HOUSTON -- The night for Kemba Walker began weirdly. When Connecticut players gathered as a team at halfcourt minutes before the game against Kentucky, a confused Walker turned his back, and headed to the locker room. Teammate Jeremy Lamb whistled loudly.
"Where are you going?" Lamb yelled.
Walker sheepishly joined his teammates. When the game started it was as if Walker's head was elsewhere. His shots? Off. His passes? Sloppy. There were two early turnovers.
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Then slowly, it happened. Walker began to make his imprint. It wasn't a perfect one. It wasn't a flawless portrait, a Bird-Magic moment, but it was definitely unquestionably Walker, and the end result was a tired, imperfect player making a tangible, credible mark.
Connecticut beat Kentucky 56-55, but the real story was Walker's strange, brilliant, and hallucinogenic night in which he was frustrating, smooth and remarkable all-in-one game.
Please, remember the following moment, because it is essential Walker. There were about 13 minutes left when Kentucky's Darius Miller fell onto Walker's right ankle. For a moment, the stadium was mostly hushed, as Walker grabbed the ankle and rolled in pain.
Walker sat up, tied his shoelace and slowly jogged back down the court. He was still clearly hurting but it didn't matter. When Kentucky guard Doron Lamb broke open, alone, on a fast break it looked like an easy score but behind Lamb was Walker. He swatted Lamb's shot, pained ankle and all.
"Get that s--- out of here," Walker said to Lamb.
The Big East tournament was Walker's. In many ways, the NCAA tournament has been Walker's. And now, the Final Four might be his, as well.
There's a great chance for the Huskies to beat Butler because they have Walker and the only thing that's been able to slow him are tired legs and even that is debatable. Walker played 40 minutes against Kentucky and was hip checked, tripped and nearly elbowed in the face -- twice -- and he still scored 18 points and had seven assists.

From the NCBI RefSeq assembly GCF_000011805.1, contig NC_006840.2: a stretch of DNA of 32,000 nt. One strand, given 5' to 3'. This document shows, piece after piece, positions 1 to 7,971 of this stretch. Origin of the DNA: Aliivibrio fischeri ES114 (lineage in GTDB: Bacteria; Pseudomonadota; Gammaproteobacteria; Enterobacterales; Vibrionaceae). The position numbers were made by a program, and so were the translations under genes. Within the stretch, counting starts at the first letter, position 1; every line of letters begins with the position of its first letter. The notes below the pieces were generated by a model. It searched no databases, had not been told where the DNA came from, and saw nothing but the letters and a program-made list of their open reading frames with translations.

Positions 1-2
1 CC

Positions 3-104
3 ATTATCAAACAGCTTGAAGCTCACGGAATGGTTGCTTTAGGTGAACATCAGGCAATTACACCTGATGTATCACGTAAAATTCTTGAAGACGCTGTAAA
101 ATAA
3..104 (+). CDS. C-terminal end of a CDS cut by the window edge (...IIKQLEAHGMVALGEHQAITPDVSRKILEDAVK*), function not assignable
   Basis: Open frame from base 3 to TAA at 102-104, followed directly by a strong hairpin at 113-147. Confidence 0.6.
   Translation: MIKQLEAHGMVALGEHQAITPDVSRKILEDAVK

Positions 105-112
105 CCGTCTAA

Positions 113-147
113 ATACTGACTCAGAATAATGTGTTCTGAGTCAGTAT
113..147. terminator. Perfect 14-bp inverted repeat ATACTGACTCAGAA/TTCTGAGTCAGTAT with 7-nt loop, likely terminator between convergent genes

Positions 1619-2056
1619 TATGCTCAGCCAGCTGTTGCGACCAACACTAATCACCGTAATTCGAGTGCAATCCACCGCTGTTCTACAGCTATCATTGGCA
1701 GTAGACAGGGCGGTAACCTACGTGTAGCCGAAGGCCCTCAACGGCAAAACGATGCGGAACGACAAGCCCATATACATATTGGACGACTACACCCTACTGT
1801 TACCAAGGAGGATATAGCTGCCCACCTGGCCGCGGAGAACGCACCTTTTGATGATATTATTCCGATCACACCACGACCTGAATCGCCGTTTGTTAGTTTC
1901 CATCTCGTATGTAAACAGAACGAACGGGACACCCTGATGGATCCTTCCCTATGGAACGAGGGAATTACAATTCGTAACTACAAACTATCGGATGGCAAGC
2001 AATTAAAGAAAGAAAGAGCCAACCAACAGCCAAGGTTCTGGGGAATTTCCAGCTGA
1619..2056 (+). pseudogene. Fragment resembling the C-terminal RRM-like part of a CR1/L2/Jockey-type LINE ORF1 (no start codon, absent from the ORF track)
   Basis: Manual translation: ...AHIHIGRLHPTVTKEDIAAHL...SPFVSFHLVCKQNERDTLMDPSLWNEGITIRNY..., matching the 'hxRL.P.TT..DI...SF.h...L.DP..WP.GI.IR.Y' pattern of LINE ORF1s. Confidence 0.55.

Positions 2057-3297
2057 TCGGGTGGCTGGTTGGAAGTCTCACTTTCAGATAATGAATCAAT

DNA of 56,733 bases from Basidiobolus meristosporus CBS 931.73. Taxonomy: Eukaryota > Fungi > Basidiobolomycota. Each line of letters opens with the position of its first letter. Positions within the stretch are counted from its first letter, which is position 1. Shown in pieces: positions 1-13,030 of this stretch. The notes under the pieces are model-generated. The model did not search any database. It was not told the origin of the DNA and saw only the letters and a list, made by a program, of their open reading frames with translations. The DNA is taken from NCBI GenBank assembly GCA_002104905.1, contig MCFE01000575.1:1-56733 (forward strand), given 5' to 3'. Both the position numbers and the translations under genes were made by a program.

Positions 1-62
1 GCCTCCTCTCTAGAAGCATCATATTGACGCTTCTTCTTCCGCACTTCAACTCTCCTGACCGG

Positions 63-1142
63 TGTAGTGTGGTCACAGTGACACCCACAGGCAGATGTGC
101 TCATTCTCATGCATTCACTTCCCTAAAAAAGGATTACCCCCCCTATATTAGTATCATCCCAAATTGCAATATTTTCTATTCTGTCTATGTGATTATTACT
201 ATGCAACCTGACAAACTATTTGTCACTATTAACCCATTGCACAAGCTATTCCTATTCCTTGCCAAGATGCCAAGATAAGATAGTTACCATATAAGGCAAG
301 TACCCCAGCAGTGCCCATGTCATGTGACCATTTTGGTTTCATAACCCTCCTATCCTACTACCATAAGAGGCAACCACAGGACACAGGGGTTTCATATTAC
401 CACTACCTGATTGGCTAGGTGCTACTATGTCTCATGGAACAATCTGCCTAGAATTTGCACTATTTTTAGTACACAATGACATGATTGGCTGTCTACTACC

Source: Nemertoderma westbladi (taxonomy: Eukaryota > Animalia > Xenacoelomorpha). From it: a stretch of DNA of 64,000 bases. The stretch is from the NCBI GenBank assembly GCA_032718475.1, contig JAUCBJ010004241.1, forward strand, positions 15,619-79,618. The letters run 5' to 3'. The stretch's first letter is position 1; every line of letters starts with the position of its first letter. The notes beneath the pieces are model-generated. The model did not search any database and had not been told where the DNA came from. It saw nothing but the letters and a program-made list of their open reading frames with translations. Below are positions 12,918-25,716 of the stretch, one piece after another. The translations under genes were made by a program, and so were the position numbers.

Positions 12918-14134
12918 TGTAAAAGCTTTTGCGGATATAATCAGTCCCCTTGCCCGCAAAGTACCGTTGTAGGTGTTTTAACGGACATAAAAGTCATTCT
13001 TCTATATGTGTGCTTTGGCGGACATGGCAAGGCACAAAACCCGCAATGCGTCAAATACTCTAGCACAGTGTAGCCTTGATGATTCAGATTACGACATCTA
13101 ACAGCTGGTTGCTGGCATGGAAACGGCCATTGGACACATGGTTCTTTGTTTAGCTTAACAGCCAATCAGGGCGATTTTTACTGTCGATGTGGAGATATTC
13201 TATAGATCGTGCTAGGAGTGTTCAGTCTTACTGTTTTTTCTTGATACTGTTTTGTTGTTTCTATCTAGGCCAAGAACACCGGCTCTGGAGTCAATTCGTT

Some of what Walker did was outrageously skilled. He threw one pass from near halfcourt about 15 feet to Shabazz Napier who threw it to Jeremy Lamb for the layup. There was one scoop-under-the-basket score that was Dwyane Wade-like.
Walker wasn't perfect. As the game wore on you could see the fatigue dragging on him, wearing down his normally slick aerodynamics, as the mistakes -- he finished with four turnovers -- and bad shots came with more frequency. One of the problems was Walker spent extensive periods chasing Lamb off numerous screens. Not to mention it seems like Connecticut has been playing this year since the state of Connecticut signed the Declaration of Independence.
"I usually won't tell you guys I was tired," he said, "but I actually was."
Coach Jim Calhoun said, "I thought he was fatigued, quite frankly, for most of the game."
"You could see that Kemba was tired," teammate Alex Oriakhi said. "I was exhausted. I guess all those games are definitely kicking in because fatigue was definitely set in place in that game. I think both teams were tired because we couldn't make a shot and they couldn't make a shot."
This is how it works with Walker. It was there against Kentucky and will be against Butler. The Wildcats slowed his offensive game, so he passed more. When they attacked his passing, he hustled on defense. When Walker's heart came into question with a hurt ankle, he batted away an easy layup.
When he's drained, he finds a way. When he's hurt, he finds a way. This is what he does.
This is his Final Four unless Butler can do something few have. Stop him.